What I love about Katniss is that she is an imperfect heroine. On face value she comes across prickly and she can be naïve and fiercely independent – finding it hard to trust people. However she is also loyal, kind, brave and devoted to her little sister, which adds up to make an imperfect but realistic heroine. Peeta on the other hand is exactly how you find him: strong, kind, personable and honest. (If anyone knows where I can find a Peeta of my own please let me know?!) They are both characters you can really root for and I found myself completely invested in their blossoming, complicated relationship.

Loving these characters means, that even though I knew exactly what was coming, I still found myself gripped and on the very edge of my seat as through Katniss’ eyes we enter the arena and have front row seats to the unfolding bloody games. After escaping the opening massacre, Katniss must find food, water and shelter. Whilst always being on guard for other ‘tributes’, because everyone is a possible enemy, including Peeta as only one can win this game. If all that wasn’t bad enough, the games masters also have some horrific tricks up their sleeves: a deadly wild-fire with fireballs reigning down; killer crackerjack bees; poisonous berries; water supplies drying up overnight and finally hideous mutant beasts.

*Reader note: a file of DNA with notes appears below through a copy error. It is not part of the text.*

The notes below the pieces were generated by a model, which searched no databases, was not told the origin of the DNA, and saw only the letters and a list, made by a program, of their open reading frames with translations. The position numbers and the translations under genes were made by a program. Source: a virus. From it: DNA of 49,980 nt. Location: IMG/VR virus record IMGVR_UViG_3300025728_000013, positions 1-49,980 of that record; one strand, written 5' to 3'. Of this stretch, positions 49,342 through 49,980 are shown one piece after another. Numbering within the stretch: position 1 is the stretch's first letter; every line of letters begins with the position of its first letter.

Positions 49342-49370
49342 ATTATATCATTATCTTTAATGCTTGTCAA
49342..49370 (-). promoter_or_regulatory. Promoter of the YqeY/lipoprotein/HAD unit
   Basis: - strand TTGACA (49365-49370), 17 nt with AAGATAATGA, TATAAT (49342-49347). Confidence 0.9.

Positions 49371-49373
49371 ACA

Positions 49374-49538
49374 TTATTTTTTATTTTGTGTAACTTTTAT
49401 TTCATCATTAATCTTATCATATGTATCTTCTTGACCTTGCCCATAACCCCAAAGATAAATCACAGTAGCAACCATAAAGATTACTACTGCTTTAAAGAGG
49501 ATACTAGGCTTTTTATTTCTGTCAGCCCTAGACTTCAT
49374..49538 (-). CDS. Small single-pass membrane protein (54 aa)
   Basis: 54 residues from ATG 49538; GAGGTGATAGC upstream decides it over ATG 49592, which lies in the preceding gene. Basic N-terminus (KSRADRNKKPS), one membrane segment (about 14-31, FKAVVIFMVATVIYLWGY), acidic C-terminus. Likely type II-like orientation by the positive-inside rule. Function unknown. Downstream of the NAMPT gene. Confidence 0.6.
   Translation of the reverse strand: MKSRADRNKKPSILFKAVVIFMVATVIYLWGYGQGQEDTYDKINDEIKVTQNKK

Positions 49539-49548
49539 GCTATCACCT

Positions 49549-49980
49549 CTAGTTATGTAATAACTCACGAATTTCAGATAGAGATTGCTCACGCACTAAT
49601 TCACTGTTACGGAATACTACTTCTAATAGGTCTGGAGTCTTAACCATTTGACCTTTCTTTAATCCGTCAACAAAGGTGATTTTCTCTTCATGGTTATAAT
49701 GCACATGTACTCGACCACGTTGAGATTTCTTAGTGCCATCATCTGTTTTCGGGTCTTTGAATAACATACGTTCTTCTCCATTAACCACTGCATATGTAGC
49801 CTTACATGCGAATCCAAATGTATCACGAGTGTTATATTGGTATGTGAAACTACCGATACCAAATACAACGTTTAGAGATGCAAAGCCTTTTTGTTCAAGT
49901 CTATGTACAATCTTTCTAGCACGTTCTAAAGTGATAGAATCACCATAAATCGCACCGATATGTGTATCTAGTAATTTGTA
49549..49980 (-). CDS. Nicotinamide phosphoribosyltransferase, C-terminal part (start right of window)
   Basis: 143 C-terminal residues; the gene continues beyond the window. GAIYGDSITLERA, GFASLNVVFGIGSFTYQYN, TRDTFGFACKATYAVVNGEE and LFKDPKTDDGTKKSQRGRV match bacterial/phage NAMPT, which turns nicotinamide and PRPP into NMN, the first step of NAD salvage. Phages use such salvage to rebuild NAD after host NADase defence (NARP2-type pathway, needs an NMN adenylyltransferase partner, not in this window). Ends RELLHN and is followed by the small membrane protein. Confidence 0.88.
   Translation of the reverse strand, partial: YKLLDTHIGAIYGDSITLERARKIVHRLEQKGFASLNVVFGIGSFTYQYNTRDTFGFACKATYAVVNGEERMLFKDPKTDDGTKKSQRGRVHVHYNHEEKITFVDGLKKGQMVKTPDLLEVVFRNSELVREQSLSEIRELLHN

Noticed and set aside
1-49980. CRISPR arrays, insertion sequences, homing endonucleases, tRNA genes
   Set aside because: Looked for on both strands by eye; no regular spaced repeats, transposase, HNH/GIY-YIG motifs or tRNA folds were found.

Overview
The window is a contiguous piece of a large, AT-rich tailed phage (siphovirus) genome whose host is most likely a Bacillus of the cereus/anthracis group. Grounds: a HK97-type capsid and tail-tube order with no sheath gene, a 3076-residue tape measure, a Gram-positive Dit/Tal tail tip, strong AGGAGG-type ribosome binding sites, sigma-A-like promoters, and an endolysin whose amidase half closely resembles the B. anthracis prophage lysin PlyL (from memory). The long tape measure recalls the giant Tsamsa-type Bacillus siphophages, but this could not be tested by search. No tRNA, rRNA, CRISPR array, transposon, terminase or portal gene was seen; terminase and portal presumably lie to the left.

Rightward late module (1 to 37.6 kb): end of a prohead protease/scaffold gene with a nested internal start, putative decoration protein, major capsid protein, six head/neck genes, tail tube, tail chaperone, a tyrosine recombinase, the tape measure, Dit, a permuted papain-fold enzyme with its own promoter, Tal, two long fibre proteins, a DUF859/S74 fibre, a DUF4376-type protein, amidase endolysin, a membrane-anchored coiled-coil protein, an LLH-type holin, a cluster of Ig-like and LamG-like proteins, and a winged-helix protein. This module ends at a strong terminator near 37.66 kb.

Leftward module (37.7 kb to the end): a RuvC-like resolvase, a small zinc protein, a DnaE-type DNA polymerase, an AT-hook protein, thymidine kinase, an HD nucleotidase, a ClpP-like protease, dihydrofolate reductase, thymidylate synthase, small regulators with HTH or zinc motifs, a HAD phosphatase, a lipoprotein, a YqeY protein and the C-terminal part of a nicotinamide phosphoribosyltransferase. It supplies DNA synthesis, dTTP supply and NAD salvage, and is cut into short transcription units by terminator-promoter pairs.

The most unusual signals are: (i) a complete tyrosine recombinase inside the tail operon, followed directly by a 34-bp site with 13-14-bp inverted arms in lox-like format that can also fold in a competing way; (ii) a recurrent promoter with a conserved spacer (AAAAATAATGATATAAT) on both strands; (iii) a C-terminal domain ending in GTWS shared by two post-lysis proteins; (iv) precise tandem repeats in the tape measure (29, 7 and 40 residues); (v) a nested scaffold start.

All in all The Hunger Games is a gritty, dystopian young adult adventure, full of hardship, danger, love, death, friendship and courage; that lost known of its shine on re-reading it. I look forward to continuing my re-read of the trilogy with Catching Fire soon. Great read.

Have you read this? Have you watched the films?

This was also book 5/10 for my 10 Books of Summer 2018 reading challenge.

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New Read: Hannah’s Moon